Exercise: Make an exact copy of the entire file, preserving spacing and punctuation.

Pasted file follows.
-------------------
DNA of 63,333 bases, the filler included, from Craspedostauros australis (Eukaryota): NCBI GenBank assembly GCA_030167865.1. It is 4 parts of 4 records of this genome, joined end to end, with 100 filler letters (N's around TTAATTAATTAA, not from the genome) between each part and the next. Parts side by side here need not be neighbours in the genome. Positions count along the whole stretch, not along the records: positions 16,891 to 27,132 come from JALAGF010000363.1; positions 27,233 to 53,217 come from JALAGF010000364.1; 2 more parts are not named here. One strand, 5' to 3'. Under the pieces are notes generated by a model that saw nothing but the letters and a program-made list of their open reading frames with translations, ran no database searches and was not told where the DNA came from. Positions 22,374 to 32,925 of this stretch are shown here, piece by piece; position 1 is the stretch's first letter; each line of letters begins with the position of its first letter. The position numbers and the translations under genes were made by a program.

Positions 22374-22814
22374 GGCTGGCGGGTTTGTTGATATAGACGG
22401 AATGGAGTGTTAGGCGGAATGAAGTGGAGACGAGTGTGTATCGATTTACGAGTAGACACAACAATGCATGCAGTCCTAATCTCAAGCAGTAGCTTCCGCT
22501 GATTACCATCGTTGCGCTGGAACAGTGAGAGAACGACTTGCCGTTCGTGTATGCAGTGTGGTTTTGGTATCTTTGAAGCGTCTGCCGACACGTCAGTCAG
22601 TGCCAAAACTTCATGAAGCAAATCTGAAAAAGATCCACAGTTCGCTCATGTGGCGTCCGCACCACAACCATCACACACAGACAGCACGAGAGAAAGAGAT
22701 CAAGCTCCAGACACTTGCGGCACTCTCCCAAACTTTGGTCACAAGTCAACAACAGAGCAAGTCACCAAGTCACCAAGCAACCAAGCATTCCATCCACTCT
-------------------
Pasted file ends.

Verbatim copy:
DNA of 63,333 bases, the filler included, from Craspedostauros australis (Eukaryota): NCBI GenBank assembly GCA_030167865.1. It is 4 parts of 4 records of this genome, joined end to end, with 100 filler letters (N's around TTAATTAATTAA, not from the genome) between each part and the next. Parts side by side here need not be neighbours in the genome. Positions count along the whole stretch, not along the records: positions 16,891 to 27,132 come from JALAGF010000363.1; positions 27,233 to 53,217 come from JALAGF010000364.1; 2 more parts are not named here. One strand, 5' to 3'. Under the pieces are notes generated by a model that saw nothing but the letters and a program-made list of their open reading frames with translations, ran no database searches and was not told where the DNA came from. Positions 22,374 to 32,925 of this stretch are shown here, piece by piece; position 1 is the stretch's first letter; each line of letters begins with the position of its first letter. The position numbers and the translations under genes were made by a program.

Positions 22374-22814
22374 GGCTGGCGGGTTTGTTGATATAGACGG
22401 AATGGAGTGTTAGGCGGAATGAAGTGGAGACGAGTGTGTATCGATTTACGAGTAGACACAACAATGCATGCAGTCCTAATCTCAAGCAGTAGCTTCCGCT
22501 GATTACCATCGTTGCGCTGGAACAGTGAGAGAACGACTTGCCGTTCGTGTATGCAGTGTGGTTTTGGTATCTTTGAAGCGTCTGCCGACACGTCAGTCAG
22601 TGCCAAAACTTCATGAAGCAAATCTGAAAAAGATCCACAGTTCGCTCATGTGGCGTCCGCACCACAACCATCACACACAGACAGCACGAGAGAAAGAGAT
22701 CAAGCTCCAGACACTTGCGGCACTCTCCCAAACTTTGGTCACAAGTCAACAACAGAGCAAGTCACCAAGTCACCAAGCAACCAAGCATTCCATCCACTCT